Jizzle

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First edition (publ. Dennis Dobson)

Jizzle (ISBN 0-234-77645-5) is a collection of science-fiction short stories by John Wyndham, published in 1954.

The collection contains:

Stories[edit]

  • Jizzle
  • Technical Slip
  • A Present from Brunswick
  • Chinese Puzzle
  • Esmeralda
  • How Do I Do?
  • Una
  • Affair of the Heart
  • Confidence Trick
  • The Wheel
  • Look Natural, Please!
  • Perforce to Dream
  • Reservation Deferred
  • Heaven Scent
  • More Spinned Against

Plot summaries[edit]

Jizzle
the title story Jizzle refers to a monkey purchased by a man working in a circus side-show. The monkey, apparently named Jizzle as a mis-pronunciation of Giselle, has the ability to draw portraits of anyone placed in front of her, and her new owner exploits this talent in the circus. Jealousy builds up between the monkey and the man's wife, culminating when the man finds a picture Jizzle has drawn of his wife apparently sleeping with his friend. After his wife leaves, as a result of the picture, the man begins to tire of Jizzle and mistreats her, eventually giving her away to another worker at the circus. A few days later the new owner appears with Jizzle and a picture she has drawn of the new owner's wife and the old owner in bed together. As the new owner exacts his revenge, Jizzle smirks. Alfred Hitchcock Presents filmed this story, retitling it Maria.
Technical Slip
deals with the aftermath of a bureaucratic error by a demonic trader. A corporate bureaucracy gives a wealthy old man extra life by taking him back to an earlier part of his life. Crucially, it leaves his memories intact, meaning that he has a chance to alter the "future".
A Present from Brunswick
sees the Pied Piper of Hamelin's enchanted pipe reappearing in America after World War II, with unforeseen consequences for the inhabitants of a small town.
Chinese Puzzle
deals with the egg of a Chinese dragon hatching in Wales, much to the astonishment of the local populace. Originally published in Argosy, this story inspired Peter Rudland's design for the cover of early editions.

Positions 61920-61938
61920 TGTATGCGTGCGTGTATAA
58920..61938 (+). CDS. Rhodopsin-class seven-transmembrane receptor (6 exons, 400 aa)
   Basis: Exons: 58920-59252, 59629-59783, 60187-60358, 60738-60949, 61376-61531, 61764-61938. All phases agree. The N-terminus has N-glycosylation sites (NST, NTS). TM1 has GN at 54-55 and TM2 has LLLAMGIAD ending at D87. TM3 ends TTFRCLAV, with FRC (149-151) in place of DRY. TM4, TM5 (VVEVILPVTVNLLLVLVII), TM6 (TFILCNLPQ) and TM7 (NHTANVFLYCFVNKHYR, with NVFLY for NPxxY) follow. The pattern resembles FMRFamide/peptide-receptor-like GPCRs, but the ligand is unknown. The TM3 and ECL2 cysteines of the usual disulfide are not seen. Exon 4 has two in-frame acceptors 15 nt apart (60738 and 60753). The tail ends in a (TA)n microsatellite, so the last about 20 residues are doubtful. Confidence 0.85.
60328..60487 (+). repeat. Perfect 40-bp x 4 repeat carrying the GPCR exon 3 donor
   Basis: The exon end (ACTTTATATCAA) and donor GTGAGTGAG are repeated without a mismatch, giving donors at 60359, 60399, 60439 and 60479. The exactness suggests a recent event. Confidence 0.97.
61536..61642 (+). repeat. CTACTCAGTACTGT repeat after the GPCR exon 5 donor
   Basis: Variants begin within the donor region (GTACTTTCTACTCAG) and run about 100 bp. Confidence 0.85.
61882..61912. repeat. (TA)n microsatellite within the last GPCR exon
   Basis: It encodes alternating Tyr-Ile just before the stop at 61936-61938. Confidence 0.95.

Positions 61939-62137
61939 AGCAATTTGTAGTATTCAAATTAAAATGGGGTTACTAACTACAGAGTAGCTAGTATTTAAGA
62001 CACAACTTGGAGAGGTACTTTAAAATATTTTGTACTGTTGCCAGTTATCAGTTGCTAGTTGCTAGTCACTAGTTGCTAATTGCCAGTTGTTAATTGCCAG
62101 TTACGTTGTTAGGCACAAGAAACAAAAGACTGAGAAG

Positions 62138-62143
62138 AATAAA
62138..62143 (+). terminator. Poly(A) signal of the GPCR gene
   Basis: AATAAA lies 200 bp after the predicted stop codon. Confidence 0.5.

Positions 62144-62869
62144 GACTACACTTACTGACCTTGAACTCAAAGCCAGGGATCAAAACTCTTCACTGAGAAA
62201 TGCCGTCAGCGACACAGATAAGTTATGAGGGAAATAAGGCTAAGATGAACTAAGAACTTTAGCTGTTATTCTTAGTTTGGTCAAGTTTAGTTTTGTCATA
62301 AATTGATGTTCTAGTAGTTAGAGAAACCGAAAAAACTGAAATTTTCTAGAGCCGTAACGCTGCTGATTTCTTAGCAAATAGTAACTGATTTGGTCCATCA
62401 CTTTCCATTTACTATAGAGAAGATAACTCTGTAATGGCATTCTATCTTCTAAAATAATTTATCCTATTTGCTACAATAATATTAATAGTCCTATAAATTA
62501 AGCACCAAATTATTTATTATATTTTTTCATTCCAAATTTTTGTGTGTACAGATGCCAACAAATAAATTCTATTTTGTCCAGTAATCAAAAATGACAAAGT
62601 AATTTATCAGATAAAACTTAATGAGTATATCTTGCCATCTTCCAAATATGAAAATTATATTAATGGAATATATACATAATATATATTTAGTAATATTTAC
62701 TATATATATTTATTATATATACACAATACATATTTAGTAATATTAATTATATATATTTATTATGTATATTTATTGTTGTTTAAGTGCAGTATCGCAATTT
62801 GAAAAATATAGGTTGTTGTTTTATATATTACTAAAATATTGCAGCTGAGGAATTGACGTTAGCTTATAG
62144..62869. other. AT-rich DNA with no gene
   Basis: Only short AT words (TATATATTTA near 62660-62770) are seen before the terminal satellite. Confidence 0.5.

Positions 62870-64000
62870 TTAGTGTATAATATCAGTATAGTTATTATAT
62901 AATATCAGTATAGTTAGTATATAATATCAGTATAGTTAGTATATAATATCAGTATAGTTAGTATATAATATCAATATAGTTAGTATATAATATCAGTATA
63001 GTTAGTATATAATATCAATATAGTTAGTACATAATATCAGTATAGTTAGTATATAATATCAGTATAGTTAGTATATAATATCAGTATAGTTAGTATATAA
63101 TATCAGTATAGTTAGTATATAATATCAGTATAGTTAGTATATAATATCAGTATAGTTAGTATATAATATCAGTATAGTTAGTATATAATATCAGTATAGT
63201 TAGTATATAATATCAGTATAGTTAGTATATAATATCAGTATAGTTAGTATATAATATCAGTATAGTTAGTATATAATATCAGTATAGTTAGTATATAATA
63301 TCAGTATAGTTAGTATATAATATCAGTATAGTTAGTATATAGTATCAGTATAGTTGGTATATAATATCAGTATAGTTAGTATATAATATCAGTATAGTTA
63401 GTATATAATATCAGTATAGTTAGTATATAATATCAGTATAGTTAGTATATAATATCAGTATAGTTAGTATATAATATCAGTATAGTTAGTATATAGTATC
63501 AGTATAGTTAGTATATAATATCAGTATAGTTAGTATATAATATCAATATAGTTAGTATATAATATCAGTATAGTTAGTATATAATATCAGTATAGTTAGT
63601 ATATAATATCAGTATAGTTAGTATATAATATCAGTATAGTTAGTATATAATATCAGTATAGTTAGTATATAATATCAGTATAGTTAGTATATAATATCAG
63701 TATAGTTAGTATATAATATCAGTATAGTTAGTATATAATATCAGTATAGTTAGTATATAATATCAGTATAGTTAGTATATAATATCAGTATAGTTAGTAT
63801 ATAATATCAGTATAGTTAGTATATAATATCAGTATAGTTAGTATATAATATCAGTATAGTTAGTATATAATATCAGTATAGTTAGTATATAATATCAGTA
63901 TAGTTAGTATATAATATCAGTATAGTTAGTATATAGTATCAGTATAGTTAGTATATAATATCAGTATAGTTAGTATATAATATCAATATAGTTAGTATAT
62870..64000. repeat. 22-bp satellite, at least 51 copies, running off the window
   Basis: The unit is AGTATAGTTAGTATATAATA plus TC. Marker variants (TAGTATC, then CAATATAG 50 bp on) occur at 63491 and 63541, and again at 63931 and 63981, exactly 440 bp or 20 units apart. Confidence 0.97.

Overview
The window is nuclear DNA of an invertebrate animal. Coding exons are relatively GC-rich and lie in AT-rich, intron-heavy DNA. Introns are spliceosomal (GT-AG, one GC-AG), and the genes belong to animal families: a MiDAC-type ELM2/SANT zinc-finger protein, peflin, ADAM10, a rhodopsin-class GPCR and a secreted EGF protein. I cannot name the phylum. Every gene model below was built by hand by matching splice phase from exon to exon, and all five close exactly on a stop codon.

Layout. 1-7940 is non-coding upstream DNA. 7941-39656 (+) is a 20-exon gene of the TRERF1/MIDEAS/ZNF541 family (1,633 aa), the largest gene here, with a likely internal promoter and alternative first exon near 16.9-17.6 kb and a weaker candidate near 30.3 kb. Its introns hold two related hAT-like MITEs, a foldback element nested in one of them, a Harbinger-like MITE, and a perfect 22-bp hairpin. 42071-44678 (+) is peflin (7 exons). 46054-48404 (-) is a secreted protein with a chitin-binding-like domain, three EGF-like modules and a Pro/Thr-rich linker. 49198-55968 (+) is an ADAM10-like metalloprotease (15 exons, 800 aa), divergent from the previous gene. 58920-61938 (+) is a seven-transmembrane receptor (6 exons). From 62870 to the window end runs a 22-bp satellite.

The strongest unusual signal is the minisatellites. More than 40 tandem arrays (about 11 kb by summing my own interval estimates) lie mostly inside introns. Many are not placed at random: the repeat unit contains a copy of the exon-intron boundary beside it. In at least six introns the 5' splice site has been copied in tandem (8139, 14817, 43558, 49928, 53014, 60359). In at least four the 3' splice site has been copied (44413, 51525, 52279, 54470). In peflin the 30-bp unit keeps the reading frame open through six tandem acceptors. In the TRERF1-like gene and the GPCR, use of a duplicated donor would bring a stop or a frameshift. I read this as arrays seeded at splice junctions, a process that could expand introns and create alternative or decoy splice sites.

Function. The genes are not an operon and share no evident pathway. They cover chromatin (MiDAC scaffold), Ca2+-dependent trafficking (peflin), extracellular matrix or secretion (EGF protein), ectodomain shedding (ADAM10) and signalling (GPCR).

Esmeralda
is a performing flea. Though she never managed the bicycle trick, her greatest stunt involved unwittingly sorting out her owner's love-life.
How Do I Do?
sees a young woman meeting her future self. Her first thought upon travelling to the future or to the past? Buying a new wardrobe.
Una
sees a genetically created creature fall in love with one of the people who come to investigate its creator's lab. Originally published in Argosy, this story also appears in The Best of John Wyndham (a.k.a. The Man from Beyond) under the title "The Perfect Creature").
Affair of the Heart
tells of a man who has proposed to the same woman on the same day for over thirty years. Why, then, does he commit suicide after the 32nd date?
Confidence Trick
tells of an Underground train-journey to hell itself, and the effects of belief on the part of the travellers. This story inspired the cover artwork for later editions.[1]
The Wheel
takes a brief look at the religiously devout survivors of a near-apocalyptic catastrophe for a humanoid race.
Look Natural, Please!
presents the story of an iconoclastic young photographer who becomes part of the artistic establishment.
Perforce to Dream
sees two women discovering that not only have they independently written two near-identical novels based on their recurring dreams, but that many other women share these very same dreams. This story originally appeared in Women's Journal.
Reservation Deferred
sees a ghost visit a dying teenage woman and change her views about the male-designed afterlife.
Heaven Scent
originally published in Everybody's, is the story of the scheming secretary of a brilliant inventor.
More Spinned Against
(which first appeared in Argosy), tells of how the legendary Arachne finds herself in the clutches of a spider-obsessed collector and of the deal she makes with the collector's wife Lydia.

Selected stories from this collection make up the bulk of the material collected in Tales of Gooseflesh and Laughter.

References[edit]